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|Also Known As:||The Vagabond Violinist,Eleanor Luicime Compson||Died:||April 18, 1974|
|Born:||March 18, 1897||Cause of Death:||heart attack|
|Birth Place:||Beaver, Utah, USA||Profession:||Cast ... actor|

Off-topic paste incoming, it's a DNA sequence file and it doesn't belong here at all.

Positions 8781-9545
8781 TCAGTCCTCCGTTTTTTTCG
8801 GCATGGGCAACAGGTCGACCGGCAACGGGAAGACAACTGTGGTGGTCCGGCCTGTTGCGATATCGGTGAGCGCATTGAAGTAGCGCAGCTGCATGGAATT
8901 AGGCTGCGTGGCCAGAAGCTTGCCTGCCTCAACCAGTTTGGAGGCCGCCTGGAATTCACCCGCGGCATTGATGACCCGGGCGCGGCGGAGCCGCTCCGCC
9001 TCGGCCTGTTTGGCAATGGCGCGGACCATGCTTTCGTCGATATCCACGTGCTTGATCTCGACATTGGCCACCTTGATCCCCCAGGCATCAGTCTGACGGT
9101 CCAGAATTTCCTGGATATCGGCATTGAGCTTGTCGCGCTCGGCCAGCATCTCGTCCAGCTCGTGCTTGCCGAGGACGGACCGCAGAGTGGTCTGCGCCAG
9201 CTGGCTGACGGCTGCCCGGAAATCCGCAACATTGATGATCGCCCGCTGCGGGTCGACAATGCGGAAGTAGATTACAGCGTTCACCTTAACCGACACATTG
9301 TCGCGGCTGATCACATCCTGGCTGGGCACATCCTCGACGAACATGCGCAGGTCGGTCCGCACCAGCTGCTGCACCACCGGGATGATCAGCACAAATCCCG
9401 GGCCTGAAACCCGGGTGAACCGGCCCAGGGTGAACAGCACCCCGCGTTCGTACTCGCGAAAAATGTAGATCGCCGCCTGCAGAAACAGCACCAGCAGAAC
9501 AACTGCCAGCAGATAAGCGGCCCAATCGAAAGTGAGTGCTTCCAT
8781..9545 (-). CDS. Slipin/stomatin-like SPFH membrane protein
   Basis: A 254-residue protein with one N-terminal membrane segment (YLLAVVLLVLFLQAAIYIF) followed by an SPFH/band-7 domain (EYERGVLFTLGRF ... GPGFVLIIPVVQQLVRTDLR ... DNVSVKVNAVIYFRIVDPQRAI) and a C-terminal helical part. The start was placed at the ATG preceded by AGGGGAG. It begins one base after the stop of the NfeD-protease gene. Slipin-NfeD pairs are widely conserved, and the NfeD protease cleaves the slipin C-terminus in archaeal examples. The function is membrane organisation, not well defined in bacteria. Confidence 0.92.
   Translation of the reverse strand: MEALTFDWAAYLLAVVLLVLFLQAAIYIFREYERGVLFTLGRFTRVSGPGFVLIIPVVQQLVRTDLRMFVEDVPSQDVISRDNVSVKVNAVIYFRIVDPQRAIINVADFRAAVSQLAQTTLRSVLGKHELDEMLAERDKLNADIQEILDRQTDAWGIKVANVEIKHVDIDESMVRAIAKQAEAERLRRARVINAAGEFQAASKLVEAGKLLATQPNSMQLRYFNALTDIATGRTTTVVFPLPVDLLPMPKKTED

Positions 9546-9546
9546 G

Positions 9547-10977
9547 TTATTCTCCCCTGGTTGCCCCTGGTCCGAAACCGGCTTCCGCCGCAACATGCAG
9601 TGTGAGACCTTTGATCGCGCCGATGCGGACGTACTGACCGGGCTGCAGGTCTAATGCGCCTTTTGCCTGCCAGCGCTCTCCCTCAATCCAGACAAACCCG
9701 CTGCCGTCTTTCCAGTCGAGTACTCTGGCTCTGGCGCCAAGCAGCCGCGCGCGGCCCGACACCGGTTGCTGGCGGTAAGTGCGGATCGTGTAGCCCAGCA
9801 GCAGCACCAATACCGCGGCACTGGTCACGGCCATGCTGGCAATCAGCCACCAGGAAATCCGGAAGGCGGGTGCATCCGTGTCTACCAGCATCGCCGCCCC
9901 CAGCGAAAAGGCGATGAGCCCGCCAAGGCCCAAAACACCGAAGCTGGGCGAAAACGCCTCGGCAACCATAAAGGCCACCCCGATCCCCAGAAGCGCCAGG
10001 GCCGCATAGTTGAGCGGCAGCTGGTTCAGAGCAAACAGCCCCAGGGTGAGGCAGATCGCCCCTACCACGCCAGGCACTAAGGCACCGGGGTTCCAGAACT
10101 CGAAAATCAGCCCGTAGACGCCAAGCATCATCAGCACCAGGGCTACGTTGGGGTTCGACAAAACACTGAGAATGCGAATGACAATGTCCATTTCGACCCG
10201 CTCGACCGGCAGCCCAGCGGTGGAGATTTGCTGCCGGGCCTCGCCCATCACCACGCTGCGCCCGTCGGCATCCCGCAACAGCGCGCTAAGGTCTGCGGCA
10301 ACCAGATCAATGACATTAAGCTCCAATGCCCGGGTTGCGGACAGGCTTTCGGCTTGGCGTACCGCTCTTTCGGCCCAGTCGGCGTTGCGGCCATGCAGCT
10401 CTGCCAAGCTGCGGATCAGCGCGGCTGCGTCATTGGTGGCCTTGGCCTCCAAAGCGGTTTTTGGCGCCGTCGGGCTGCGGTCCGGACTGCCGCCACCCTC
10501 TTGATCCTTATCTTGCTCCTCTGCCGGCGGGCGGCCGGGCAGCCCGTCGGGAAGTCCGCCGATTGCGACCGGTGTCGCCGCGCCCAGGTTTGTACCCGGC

Petite, fair-haired, beautiful and highly-paid leading lady of the silent era. Billed in vaudeville as 'The Vagabond Violinist', Compson was signed in 1915 for a series of Al Christie comedy shorts. She made her dramatic debut as a member of a confidence gang in "The Miracle Man" (1919) and went on to star in dozens of films both in the USA and England (among them "The Little Minister," "Rustle of Silk," "The White Flower," "Wise Guy" and "Twelve Miles Out"). She was memorable as a dejected prostitute rescued from suicide in Josef von Sternberg's highly stylized "Docks of New York" (1928), as the assistant to a mad ventriloquist (Erich Von Stroheim) in her then-husband, James Cruze's "The Great Gabbo" (1929) and in Hitchcock's "Mr. and Mrs. Smith" (1941).
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